Prosecutor Andrew Weissmann's Where Law Ends doesn't fill the hole at the center of the Trump-Russia probe, but does help explain why it's there.
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Mueller issues a rare public statement disputing his former right-hand man's claim that he didn't pursue Trump hard enough
Summary List Placement The former special counsel Robert Mueller issued a rare public statement on Tuesday...Summary List Placement The former special counsel Robert Mueller issued a rare public statement on Tuesday denying some claims that Andrew Weissmann, his right-hand man in the Russia probe, made in a newly released memoir. "It is not surprising that members of the Special Counsel's Office did not always agree, but it is disappointing to hear criticism of our team based on incomplete information," Mueller said in his statement, which was first reported by The Washington Post. The special counsel's office operated "knowing that our work would be scrutinized from all sides," Mueller's statement continued. "When important decisions had to be made, I made them. I did so as I have always done, without any interest in currying favor or fear of the consequences. I stand by those decisions and by the conclusions of our investigation." Mueller's statement comes after Weissmann's book, "Where Law Ends: Inside the Mueller Investigation," was released to the public on Tuesday. In the memoir, Weissmann provides a scathing account of the former special counsel, writing that Mueller and one of his top deputies, Aaron Zebley, did not do enough to hold President Donald Trump accountable. Among other things, Weissmann faulted them for not coming to a decision in the obstruction-of-justice investigation against Trump and for not digging into the president's financial ties. Zebley, in particular, was wary of taking investigative or prosecutorial steps that would enrage the president, according to Weissmann's book, and the special counsel's office worked in constant fear of being shut down. Mueller defended Zebley in his statement, saying he was "privy to the full scope of the investigation and all that was at issue" in the case. He added: "I selected him for that role because I knew from our ten years working together that is meticulous and principled. He was an invaluable and trusted counselor to me from start to finish." Ultimately, Mueller's team did not find sufficient evidence to charge anyone on the Trump campaign with conspiracy, the special counsel's final report on the investigation said. Prosecutors reached a murky conclusion on whether Trump sought to obstruct justice throughout the inquiry. Declining to make a "traditional prosecutorial judgment" on whether the president obstructed justice, they emphasized that if they had confidence that Trump had not committed a crime, they would have said so. Overall, Weissmann wrote that the Russia investigation was hampered by internal strife and a special counsel who held back out of fear that Trump would shutter the office altogether and pardon associates who were charged. "Like Congress, we were guilty of not pressing as hard as we could" for evidence, he wrote. "Part of the reason the president and his enablers were able to spin the report was that we had left the playing field open for them to do so." Join the conversation about this story » NOW WATCH: Why thoroughbred horse semen is the world's most expensive liquid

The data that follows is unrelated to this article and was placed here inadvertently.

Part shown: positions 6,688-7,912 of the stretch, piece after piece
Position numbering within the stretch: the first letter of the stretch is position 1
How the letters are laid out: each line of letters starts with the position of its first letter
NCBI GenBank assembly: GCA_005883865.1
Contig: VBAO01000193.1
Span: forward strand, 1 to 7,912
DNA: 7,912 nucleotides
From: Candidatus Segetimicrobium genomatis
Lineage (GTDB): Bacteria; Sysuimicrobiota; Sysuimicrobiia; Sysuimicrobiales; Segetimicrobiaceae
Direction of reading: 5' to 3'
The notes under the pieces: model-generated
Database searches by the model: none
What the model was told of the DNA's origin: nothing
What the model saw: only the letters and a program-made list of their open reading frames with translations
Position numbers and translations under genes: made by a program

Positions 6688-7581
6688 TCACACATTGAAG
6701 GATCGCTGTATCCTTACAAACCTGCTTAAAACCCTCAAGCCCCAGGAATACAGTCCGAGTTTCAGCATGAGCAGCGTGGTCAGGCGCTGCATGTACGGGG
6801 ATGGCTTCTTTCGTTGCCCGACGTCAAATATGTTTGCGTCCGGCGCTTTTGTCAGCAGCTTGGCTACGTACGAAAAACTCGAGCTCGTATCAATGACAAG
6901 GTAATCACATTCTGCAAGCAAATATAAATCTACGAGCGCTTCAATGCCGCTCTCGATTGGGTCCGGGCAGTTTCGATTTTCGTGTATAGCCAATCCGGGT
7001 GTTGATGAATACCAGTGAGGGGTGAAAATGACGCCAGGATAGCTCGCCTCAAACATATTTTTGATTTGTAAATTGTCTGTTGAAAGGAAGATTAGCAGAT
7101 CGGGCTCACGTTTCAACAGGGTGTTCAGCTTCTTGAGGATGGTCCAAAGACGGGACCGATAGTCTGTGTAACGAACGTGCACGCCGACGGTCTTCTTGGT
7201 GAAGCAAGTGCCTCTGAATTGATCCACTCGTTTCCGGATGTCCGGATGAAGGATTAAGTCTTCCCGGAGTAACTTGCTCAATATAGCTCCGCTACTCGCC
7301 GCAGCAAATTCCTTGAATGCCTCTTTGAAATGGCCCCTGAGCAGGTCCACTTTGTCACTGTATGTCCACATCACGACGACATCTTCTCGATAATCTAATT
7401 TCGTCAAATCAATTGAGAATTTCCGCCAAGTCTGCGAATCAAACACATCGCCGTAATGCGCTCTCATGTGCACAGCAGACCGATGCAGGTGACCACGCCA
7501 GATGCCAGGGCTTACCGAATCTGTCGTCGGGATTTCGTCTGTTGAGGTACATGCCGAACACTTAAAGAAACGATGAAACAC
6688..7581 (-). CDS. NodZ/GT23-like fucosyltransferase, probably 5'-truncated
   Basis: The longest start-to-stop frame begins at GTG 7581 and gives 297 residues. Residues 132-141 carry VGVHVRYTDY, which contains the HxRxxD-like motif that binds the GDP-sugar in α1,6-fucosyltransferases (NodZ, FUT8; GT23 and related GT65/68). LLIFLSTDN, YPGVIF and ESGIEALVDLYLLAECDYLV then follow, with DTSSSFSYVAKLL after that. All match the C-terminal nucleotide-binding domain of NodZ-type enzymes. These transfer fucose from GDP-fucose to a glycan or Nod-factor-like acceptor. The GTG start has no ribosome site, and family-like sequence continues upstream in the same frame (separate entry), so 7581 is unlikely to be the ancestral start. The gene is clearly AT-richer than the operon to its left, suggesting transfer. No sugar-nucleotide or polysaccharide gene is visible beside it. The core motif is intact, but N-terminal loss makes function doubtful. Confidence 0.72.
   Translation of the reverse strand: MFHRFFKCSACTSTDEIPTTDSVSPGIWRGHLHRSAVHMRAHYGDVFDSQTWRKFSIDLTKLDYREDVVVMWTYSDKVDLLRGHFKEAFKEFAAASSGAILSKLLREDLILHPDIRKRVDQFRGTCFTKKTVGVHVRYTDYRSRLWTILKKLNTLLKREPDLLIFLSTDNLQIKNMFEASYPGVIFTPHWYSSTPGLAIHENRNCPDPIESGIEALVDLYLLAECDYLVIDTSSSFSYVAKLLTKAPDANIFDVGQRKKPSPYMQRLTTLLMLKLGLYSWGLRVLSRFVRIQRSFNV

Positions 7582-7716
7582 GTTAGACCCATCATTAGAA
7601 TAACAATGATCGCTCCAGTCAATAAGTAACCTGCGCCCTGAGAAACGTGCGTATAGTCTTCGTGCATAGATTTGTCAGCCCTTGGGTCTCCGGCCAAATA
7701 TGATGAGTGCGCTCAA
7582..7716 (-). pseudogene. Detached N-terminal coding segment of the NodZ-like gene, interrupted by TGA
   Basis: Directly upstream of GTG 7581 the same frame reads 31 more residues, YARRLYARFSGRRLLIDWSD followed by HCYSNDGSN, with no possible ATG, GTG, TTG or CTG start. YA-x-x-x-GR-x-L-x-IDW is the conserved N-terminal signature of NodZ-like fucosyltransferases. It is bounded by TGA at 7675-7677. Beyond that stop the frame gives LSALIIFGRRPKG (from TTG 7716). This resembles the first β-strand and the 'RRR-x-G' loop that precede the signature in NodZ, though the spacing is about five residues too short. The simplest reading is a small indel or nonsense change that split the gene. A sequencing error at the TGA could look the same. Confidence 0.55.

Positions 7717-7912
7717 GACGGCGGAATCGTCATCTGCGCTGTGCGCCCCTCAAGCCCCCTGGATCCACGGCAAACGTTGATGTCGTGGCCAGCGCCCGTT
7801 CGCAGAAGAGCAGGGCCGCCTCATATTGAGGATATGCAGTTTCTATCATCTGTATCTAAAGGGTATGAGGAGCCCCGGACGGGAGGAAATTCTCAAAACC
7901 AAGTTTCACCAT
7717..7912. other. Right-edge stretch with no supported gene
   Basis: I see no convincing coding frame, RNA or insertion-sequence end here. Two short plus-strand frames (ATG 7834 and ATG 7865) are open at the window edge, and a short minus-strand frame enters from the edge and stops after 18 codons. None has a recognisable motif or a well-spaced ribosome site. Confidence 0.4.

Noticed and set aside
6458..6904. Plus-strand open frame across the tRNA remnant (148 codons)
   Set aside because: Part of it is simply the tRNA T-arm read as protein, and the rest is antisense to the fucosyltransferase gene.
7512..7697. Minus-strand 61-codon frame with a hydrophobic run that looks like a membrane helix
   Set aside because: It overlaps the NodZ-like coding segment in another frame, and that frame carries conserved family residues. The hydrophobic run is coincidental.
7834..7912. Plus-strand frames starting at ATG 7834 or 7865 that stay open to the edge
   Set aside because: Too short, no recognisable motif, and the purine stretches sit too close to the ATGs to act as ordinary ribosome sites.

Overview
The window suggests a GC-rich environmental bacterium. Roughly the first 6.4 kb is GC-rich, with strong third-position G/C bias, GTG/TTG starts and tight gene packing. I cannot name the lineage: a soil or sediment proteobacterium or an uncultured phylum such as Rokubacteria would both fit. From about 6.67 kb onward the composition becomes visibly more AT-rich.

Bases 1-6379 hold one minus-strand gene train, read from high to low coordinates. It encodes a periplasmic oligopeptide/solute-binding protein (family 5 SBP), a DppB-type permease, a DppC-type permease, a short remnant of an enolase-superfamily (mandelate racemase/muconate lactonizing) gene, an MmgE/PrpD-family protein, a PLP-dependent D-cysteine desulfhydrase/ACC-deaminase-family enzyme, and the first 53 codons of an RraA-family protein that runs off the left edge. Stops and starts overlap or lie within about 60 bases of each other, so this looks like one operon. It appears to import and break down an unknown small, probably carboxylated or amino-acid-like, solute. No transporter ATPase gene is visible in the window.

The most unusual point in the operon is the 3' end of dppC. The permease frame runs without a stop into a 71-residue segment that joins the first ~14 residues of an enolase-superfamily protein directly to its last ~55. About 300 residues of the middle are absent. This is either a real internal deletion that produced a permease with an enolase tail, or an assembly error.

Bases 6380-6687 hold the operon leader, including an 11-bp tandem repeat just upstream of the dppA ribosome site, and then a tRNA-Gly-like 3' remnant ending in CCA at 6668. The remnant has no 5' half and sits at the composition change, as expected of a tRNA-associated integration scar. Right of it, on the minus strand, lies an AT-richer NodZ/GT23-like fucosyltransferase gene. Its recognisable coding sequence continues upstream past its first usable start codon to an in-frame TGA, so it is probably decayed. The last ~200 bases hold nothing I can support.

Andrew Weissmann, a top lawyer in the special counsel’s office, details the investigators’ findings and frustrations...Andrew Weissmann, a top lawyer in the special counsel’s office, details the investigators’ findings and frustrations in his new memoir, “Where Law Ends.”
Department told to provide report by 30 March so judge can assess what material can be...Department told to provide report by 30 March so judge can assess what material can be released to publicThe Department of Justice has been ordered to turn over an unredacted copy of the Mueller report in a ruling that accuses the attorney general, William Barr, of misrepresenting the findings of the report before handing it over to Congress.The department has been ordered to hand over the report by 30 March, so a judge can assess what can be further released publicly.The court decision is the result of a BuzzFeed News lawsuit seeking to remove redactions from the report, which details the special counsel Robert Mueller’s investigation into Russian interference in the 2016 presidential elections. Continue reading...